YOUR GUILTY PLEASURE AGED WELL
When the normally stoic security staff is head banging at Welcome to Rockville, it's a good sign
It’s a reliable indicator that the talent’s doing something right when the normally stoic security staff is head banging along to the music.
Nu metal powerhouse Korn had the entire Welcome to Rockville audience and staff bobbing their heads and singing along during its closing performance of the festival April 27. It’s hard not to; the band’s sound is infectious.
If you don’t happen to be a genre-snob and are wondering about the funky spelling, don’t open that Google tab — here’s the skinny:
Nu metal is a blend of hip-hop style verses over heavily distorted, temper-tantrum guitar riffs that give way to big-sounding choruses (see early Linkin Park, Limp Bizkit, Slipknot and early Deftones) that was popular during the turn of the century.
Korn uses that recipe, but it’s not what the California-based five-piece has staked its reputation on. It’s those wall-of-sound breakdowns on down-tuned, seven-string guitars that assault the senses while vocalist Jonathan Davis flings his dreads around and screams charming one-liners like “Get the fuck out of my face” and “Shut the fuck up, yeah.”
So, if you’re an impressionable teen looking for a noisy group that just, like, gets you, welcome to your not-so-new favorite band. If Korn already caught your ear during the early years and you’re now a functioning adult saddled with real-world responsibilities, rest assured that your guilty pleasure aged well. Korn has stayed true to its sound, and the Rockville crowd was happy it did.
After a few seconds of ambient feedback and guitar noise, Korn stormed the stage with the crowd-pleasing “Falling Away From Me,” which features one of the heaviest riffs in the band’s catalogue.
It followed that up with “Got The Life,” another classic from the band’s repertoire that features prominent dance grooves with Davis and Co. shimmying and romping about the stage between breakdowns.
Yes, there were some newer tracks that die-hards of the band might consider a misstep. But the band’s energy carried the audience’s attention through them. “Get Up,” the band’s one-song collaboration with Skrillex that alienated many followers, actually sounded pretty solid live.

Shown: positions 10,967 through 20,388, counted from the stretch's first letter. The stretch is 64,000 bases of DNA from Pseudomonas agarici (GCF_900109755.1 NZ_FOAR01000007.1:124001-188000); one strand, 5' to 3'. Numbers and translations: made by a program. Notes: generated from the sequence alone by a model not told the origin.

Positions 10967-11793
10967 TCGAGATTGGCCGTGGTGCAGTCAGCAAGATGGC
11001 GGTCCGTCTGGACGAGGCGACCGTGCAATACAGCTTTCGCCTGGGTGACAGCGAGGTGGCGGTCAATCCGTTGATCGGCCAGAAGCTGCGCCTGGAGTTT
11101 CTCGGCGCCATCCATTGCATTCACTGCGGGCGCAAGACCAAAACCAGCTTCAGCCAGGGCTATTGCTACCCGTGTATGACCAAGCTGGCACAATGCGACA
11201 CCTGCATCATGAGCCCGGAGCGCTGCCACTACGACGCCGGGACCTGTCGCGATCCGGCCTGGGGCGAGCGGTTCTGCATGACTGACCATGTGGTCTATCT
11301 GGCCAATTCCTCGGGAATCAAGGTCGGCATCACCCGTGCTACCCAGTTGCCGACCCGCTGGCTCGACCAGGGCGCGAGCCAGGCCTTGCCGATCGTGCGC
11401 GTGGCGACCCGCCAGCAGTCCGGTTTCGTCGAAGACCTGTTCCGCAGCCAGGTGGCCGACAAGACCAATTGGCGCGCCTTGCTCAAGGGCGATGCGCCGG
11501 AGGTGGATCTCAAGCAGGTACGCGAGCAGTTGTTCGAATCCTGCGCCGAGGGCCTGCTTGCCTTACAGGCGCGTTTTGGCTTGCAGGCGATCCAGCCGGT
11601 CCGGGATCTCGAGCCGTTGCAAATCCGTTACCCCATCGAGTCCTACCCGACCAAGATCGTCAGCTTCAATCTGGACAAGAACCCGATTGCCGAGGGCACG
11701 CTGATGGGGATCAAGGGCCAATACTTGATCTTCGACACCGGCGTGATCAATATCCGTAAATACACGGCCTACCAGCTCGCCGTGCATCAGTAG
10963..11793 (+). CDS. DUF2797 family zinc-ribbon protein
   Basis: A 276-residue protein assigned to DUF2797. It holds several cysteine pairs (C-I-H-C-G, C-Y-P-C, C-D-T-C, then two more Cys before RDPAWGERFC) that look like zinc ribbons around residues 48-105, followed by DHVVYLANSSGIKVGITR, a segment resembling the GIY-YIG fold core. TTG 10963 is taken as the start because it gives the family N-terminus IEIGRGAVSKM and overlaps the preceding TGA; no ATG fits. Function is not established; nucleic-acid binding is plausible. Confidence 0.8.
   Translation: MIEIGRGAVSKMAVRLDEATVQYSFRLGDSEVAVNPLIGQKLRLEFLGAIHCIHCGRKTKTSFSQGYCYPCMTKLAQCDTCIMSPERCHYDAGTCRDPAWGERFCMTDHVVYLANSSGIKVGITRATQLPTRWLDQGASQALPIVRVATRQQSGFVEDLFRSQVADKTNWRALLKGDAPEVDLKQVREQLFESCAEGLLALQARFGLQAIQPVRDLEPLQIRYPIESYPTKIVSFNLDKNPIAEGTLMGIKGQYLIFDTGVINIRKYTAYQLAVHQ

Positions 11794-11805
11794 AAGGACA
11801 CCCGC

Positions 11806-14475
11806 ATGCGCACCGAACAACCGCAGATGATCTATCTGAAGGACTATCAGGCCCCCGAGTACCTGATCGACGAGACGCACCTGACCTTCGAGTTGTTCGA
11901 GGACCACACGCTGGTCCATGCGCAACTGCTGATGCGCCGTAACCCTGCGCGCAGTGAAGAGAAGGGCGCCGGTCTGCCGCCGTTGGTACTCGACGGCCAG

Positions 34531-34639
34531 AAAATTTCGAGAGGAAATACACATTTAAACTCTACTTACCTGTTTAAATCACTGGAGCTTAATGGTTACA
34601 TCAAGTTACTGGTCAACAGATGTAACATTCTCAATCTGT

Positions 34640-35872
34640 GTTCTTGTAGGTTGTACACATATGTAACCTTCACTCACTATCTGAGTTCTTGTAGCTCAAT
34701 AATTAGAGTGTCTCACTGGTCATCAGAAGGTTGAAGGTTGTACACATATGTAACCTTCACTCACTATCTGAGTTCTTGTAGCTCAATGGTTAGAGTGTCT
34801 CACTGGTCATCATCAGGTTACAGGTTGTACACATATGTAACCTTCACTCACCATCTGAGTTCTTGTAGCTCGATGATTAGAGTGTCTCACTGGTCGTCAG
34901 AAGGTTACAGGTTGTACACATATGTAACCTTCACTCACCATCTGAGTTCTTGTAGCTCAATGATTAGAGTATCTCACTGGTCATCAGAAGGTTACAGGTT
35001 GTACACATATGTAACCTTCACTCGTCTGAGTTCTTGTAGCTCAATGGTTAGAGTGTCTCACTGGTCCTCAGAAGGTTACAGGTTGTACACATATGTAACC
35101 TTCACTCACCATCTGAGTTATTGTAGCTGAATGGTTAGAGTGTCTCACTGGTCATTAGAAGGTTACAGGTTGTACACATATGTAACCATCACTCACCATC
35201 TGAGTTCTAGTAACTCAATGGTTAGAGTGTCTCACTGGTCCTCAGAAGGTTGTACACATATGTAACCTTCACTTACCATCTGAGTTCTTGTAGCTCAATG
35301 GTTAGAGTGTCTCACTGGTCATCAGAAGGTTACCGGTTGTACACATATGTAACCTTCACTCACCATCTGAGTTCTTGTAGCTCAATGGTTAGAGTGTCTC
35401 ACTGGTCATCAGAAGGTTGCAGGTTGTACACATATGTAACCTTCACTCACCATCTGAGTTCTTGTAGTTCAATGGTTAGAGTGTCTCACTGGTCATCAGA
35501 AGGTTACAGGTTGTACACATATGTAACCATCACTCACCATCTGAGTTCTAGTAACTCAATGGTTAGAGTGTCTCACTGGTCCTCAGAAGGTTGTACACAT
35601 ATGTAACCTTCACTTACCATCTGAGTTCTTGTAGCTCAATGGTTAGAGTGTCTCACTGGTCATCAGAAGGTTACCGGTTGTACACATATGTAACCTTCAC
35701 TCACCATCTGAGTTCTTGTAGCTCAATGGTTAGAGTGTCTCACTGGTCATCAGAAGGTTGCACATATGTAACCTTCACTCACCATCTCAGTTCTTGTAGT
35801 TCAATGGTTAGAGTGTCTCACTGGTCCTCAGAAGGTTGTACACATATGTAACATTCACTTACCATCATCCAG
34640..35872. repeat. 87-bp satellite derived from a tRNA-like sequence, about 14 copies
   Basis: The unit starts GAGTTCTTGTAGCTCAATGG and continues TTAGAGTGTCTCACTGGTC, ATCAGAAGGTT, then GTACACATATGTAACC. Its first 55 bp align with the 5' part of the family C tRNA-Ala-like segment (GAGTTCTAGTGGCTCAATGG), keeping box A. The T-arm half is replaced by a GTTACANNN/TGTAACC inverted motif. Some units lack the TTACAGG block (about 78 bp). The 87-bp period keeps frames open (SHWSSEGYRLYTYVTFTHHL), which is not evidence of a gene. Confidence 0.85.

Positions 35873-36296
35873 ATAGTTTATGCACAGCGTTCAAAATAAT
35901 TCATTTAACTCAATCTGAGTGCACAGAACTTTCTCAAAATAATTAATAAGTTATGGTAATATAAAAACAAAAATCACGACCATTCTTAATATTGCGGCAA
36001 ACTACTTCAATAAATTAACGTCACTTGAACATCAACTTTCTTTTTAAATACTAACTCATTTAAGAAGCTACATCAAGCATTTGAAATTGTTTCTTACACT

A few songs into the set, one audience member passed up a kilt, which Davis took, showed off to the crowd then passed to a stage-hand. This got a huge reaction from fans and seemed like an inside joke I wasn’t privy to until Davis came back out with bagpipes to play the lead-in of “Shoots and Ladders.” He didn't don the kilt when he returned with the bagpipes.
Near the end of the set, Davis told the audience that they had a long love affair with Jacksonville. The band refused to play another note until they got a “good down-home Southern Jacksonville fucking welcome,” which the audience promptly delivered.
“This town gave me the worst tattoo I’ve ever had,” Davis said, lifting up his shirt and exposing his lower back to the audience.
“We’ve used to play at a place called the Milk Bar,” he said. “Maybe you’ve heard of it.”
Despite Korn’s unfaltering energy throughout their hour-long set, it the ending felt abrupt. There wasn’t a feeling of finality to it. We were just jamming out to another solid song, and at the end of that, the band said “thank you” and set their instruments aside. Most of the crowd took that adieu with a grain of salt, expecting big encore in a few minutes.
“They’ll do this like three times before they’re finished,” an audience member said.
But it didn’t come. After several minutes of shouting for an encore that led into silent hesitation to leave, the audience eventually filed out of the littered and worn park grounds. Still, Korn left the remaining inhabitants of Rockville with a solid set that delivered heavy-hitting nostalgia.